The theme to our current research is to study fundamentals of a newly discovered method for transferring molecules, regardless of size or volatility, from the solid state in a small molecule matrix to gas-phase ions for analysis by MS. The method only requires exposure of the sample in matrix to the vacuum inherent with all mass spectrometers. The ability to transport molecules at least as large as bovine serum albumin (67 kDa) into the gas phase as highly protonated ions without input of external energy is unprecedented in science, analytically important, and of fundamental interest in understanding ionization processes. Knowledge of the fundamentals of how this process occurs will advance our scientific understanding for all ionization methods whereby nonvolatile molecules are converted from the solid or liquid states to gas-phase ions, and provide guidance on how to increase the efficiency of ionization. Using the same analyte solutions and instrumentation designed for ESI or MALDI MS, under similar conditions, the newest ionization method, termed matrix assisted ionization vacuum, is already at least as sensitive as ESI or intermediate pressure MALDI, and offers the ability to rapidly interrogate specific surface features by simply applying a matrix solution to the surface defect and exposure to the vacuum at the atmospheric pressure inlet of the mass spectrometer. Improved ionization will ultimately minimize the surface area that can be interrogated, possibly reaching single cell analyses in the future. The simplicity of the new ionization method is particularly advantageous, and holds promise for novel applications for which currently trained personnel are needed.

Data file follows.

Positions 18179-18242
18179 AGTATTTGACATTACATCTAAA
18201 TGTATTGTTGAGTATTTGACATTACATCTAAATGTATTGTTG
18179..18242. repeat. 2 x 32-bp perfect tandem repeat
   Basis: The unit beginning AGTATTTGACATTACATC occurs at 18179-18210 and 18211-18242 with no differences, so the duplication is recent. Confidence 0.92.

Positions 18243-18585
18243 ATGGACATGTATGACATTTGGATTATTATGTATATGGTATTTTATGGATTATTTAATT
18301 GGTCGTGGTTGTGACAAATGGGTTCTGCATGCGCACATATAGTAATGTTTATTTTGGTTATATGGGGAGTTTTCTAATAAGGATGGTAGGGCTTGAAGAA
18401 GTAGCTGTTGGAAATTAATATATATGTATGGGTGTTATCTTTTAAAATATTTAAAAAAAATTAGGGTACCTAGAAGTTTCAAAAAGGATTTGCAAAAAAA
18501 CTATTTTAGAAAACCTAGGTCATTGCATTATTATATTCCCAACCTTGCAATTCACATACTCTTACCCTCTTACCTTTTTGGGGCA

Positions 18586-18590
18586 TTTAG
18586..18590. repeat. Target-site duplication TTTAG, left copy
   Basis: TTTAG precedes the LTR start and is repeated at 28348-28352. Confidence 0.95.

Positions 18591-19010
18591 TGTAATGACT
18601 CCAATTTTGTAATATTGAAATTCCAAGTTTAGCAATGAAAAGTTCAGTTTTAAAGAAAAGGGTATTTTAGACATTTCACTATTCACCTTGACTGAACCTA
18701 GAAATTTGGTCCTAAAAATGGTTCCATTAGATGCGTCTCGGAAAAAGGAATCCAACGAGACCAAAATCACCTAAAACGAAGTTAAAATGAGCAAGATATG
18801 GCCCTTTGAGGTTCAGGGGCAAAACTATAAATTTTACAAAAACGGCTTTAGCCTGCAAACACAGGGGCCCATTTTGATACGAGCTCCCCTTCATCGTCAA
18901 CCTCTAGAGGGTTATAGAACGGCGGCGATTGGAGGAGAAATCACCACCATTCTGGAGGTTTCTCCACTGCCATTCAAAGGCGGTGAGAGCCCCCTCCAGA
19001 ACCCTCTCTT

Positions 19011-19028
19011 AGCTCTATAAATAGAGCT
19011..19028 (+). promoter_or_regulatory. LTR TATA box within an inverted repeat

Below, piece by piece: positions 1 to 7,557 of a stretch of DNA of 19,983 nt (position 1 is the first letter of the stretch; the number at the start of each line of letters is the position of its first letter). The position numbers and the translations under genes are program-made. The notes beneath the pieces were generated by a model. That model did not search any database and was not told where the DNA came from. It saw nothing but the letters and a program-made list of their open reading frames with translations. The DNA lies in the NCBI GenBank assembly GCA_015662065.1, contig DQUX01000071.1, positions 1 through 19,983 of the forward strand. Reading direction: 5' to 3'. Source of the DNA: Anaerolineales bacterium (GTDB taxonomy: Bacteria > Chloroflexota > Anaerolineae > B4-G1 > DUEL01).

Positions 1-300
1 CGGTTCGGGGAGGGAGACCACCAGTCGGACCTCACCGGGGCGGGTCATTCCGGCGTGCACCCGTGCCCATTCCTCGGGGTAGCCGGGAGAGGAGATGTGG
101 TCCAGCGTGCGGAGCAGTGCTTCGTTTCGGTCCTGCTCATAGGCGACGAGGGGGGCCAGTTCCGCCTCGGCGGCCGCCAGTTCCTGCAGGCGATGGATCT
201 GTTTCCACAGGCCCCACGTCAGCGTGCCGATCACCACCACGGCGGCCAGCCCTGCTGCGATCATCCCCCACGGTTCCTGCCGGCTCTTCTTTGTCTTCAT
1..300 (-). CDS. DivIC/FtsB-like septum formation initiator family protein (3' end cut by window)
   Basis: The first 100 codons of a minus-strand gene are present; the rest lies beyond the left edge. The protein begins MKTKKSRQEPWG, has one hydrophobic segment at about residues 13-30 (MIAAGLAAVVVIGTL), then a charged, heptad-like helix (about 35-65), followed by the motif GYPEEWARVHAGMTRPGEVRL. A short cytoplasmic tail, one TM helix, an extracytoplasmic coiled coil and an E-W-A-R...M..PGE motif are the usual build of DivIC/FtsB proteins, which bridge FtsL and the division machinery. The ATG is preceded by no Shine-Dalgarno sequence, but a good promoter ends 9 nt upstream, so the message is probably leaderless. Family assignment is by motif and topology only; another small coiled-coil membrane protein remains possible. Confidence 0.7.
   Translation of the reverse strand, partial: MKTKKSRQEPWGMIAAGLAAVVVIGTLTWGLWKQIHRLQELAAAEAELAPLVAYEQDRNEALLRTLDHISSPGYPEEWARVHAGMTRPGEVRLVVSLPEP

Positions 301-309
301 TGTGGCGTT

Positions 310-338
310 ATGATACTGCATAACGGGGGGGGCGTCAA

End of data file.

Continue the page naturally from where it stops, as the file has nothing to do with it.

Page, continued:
1. Trimpin, S.* "Magic" Ionization Mass Spectrometry. J. Am Soc. Mass Spectrom. 27(1), 4-21, 2016. (invited Critical Insight Article: these aricles are by invitation to experts in a specific field).

  2. Fischer, J.L., Lutomski, C.A., El-Baba, T.J., Siriwardena-Mahanama, B.N., Weidner, S.M., Falkenhagen, J., Allen, M.J., Trimpin, S.,* Matrix-Assisted Ionization-Ion Mobility Spectrometry-Mass Spectrometry: Selective Analysis of a Europium-PEG Complex in a Crude Mixture. J. Am. Soc. Mass Spectrom. 26(12), 2086-2095, 2015.

  3. Chakrabarty, S., DeLeeuw, J.L., Woodall, D.W., Jooss, K., Narayan, S.B., Trimpin, S.,* Reproducibility and Quantitation of Illicit Drugs using Matrix-Assisted Ionization (MAI) Mass Spectrometry. Anal. Chem. 87(16), 8301-8306, 2015.

  4. Foley, C.D., Zhang, B., Alb, A.M., Trimpin, S.,* Grayson, S.M.,* The Use of Ion Mobility Spectrometry-Mass Spectrometry to Elucidate Arm-Dispersity within Star Polymers, ACS Macro Letters 4(7), 778-782, 2015.

  5. Wang, B., Dearring, C.L., Wager-Miller, J., Mackie, K., Trimpin, S.,* Drug Detection and Quantification Directly from Tissue using Novel Ionization Methods for Mass Spectrometry. European J. Mass Spectrom. 21(3), 201-210, 2015. (Invited contribution to special 20th Anniversary Issue)

  6. Woodall, D.W., Wang, B., Inutan, E.D., Narayan, S.B., Trimpin, S.,* High-throughput Characterization of Small and Large Molecules Using Only a Matrix and the Vacuum of a Mass Spectrometer. Anal. Chem. 87(9), 4667-4674, 2015.

  7. Trimpin, S.,* Lutomski, C.A., El-Baba, T.J., Woodall, D.W., Foley, C.D., Manly, C.D., Wang, B., Liu, C.W., Harless, B.M., Kumar, R., Imperial, L.F., Inutan, E.D., Magic Matrices for Ionization in Mass Spectrometry. Int. J. Mass Spectrom. . 377(SI), 532-545, 2015. (Invited contribution to 100th year of Mass Spectrometry special issue)